I offer my services in exchange for someone else’s, and compare them and the value of them so that it’s mutually beneficial. Remember, there are limits that everyone has. Some people need cash in their business, so I’m not often put off if I receive a no. However, if it does work, I’m sure to have constant check ins to make sure both parties are happy.

Pros:

  • No cash exchange means no taxes paid
  • Services that you normally wouldn’t have access to become available
  • Can still leverage the relationship for testimonials, references
  • You’ve still earned a client

Cons:

  • While you’re not working for free, you’re still using your time
  • It’s easy to take advantage or be taken advantage of; consistent check ins are key
  • Your impulses may pull you to exchange for things you don’t really need

 

Lesson 2: Mentors and Persons of Interest – Give First, Ask Later

 

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Since I no longer have a job structure to do it for me, I’ve become a professional networker. Sometimes I need some support in overcoming a wall, a good reference to an auto vinyl company, or a sounding board to make sure I’m on the right path. For example, you’d be surprised how quickly a reference can change your hunt for a qualified company, service, or person. I spend a lot of time building a network of trustworthy, reliable, high-integrity people. When I get stuck with decisions or choices, I lean on them for advice, but it didn’t start that way.

More importantly, these are the smartest, most prevalent names I can find, and their expertise far outweighs mine.  I like to be the weakest, dumbest, most inexperienced guy in the room.

To join their team, (and later, for them to join mine) I’ve employed a lot of different strategies, reaching people in and out of network for a multitude of reasons. Have a Person of Interest (POI) that would be a good mentor, a reliable source of advice, a great hub for meeting others, or is a personal hero? Here’s a few ways you can reach them with credibility and get them in your corner:

Before any contact, reflect on your POI’s WIIFM (What’s In It For Me). What can you offer to them? Second, can you clearly state what it is you’re looking for? Help, money, or a chat, isn’t specific enough for someone who gets consistent requests for donations of time or expertise.

Winning Strategies:

  • Solve a problem you know they face (you’d be surprised what you can come up with from online sources). Whenever you reach out to a new party, have an angle; give, offer, or supply something to them before you ask for something in return.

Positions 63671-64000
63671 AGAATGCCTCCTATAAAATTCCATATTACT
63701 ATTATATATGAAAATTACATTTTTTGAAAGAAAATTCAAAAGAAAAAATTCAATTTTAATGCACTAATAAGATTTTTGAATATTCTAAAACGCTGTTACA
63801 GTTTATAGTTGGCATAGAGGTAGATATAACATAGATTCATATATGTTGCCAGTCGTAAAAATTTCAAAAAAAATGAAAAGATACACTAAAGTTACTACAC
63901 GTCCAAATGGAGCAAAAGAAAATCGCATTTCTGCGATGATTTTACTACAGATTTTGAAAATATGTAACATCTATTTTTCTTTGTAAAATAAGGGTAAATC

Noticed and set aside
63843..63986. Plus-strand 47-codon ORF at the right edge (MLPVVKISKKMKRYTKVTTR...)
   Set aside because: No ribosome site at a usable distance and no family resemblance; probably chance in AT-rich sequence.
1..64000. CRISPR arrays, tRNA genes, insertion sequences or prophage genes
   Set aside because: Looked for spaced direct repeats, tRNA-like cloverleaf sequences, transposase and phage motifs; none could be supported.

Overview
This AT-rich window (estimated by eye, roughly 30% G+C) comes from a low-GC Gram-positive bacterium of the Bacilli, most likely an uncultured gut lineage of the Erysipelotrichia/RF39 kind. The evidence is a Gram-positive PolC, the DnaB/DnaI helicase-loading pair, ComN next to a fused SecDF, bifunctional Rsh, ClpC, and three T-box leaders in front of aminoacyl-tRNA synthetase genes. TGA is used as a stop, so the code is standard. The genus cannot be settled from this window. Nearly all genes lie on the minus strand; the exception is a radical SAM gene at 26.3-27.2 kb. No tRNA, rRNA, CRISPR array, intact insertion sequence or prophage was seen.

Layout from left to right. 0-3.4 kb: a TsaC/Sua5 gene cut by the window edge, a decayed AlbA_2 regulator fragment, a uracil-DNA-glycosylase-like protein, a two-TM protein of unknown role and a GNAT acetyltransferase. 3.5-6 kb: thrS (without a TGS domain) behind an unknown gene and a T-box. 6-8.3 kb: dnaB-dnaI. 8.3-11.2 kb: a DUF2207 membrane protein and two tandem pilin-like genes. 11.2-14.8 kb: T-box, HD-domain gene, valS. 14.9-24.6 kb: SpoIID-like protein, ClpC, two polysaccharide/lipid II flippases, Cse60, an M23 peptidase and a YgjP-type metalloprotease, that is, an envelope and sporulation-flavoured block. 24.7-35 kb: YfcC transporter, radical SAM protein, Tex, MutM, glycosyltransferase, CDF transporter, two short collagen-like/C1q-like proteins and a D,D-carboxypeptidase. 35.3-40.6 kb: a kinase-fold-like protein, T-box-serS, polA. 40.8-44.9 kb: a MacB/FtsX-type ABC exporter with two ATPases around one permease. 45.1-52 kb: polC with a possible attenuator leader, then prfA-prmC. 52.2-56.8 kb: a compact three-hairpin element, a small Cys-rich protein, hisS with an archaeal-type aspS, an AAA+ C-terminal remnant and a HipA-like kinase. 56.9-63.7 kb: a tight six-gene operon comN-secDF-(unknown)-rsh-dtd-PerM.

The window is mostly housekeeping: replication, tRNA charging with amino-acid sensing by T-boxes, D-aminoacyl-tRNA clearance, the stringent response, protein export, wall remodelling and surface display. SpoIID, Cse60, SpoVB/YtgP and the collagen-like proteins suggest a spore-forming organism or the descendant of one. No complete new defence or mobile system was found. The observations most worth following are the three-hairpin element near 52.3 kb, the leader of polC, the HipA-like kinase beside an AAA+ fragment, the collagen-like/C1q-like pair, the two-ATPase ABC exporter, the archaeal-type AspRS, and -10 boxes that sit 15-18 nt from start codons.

• Connect them to someone that can solve their problem. You don’t have to be the guy they need, but if you can be the link between the two, you’ve become a strong utility, worthy of attention.
  • Find referrals from Friends, Family, or Close Colleagues of your POI
  • Approach the POI from two angles. If you know his confidant, and his personal trainer, and you can get a referral from both, you’re going to be more likely to make contact.
  • Have nothing to offer? That’s ok, but don’t hide that, in fact, share what you’re interested in and that you’re unsure of how you could make the relationship two-way.

Losing Strategies

  • Sending a long email shows that you aren’t respectful of their time. Keep it concise, and if it’s not concise, take the time to make it that way. Reminds me of the quote “I’m sorry this letter was so long. I didn’t have time to write a short one.”
  • Never, EVER, EVER lie about your connection to them, your interest, what you found in researching them, or how you can help them. It seems like a no-brainer, and I haven’t done it, but I’ve seen relationships crumble and reputations broken this way.
  • “People don’t buy what you sell, they buy why you sell it.” Process that before you move forward with an elaborate attempt to lure a high-quality person into your network.
  • Keep your communication relevant. If you’re off on a tangent, and you emailed me, I’d stop as soon as I lost you. Other successful people think that way as well. Time is limited.

 

Lesson 3: Be Bored, and Leverage Itimgres2

 

For the OCD, always going Dynamos like myself, the hardest thing to do is stop. Sometimes, I work so frivolity that I forget to eat, so I have to constantly work on this, personally.

This advice comes from my good friend, Jae Jin, a musician that was dear enough to impart some of his mantras with me. When you work for yourself, on yourself, or in your own business, you go, and when you aren’t going, you’re generally sleeping. It’s sink or swim.

Reflection, and problem solving, don’t come from mysterious places – the brain processes and breaks down solutions. They always tell you to take a 15 minute break at work, but how often does that happen? Now that I work whenever and wherever, I have to tell myself to walk away from problems.

But why boredom? That’s the polar opposite, isn’t it?

In order to fully launch into your pursuit, namely your purpose, your downtime is vital. Watch a TV show, get out in the sun, go for a walk, and sit in public with your phone off and in your pocket. When you start up again, go full throttle into what you’re doing and don’t stop til you’re dead tired, and repeat the process. The break in between has been the genesis of many a bright idea.

Suggestions for Boredom Breaks:

  • Turn your phone off and use your watch (whoa, I know) to track time. If you have an hour, give yourself an uninterrupted hour.
  • Watch a TV show, and let your mind wander into whatever it is that’s happening. Forget about the meetings, problems, employees, offers, and whatever else is up there. Let the clouds roll by for a while.
  • Do something creative (paint, draw, doodle, etc.) or exercise – both are known vices for entrepreneurs and freelancers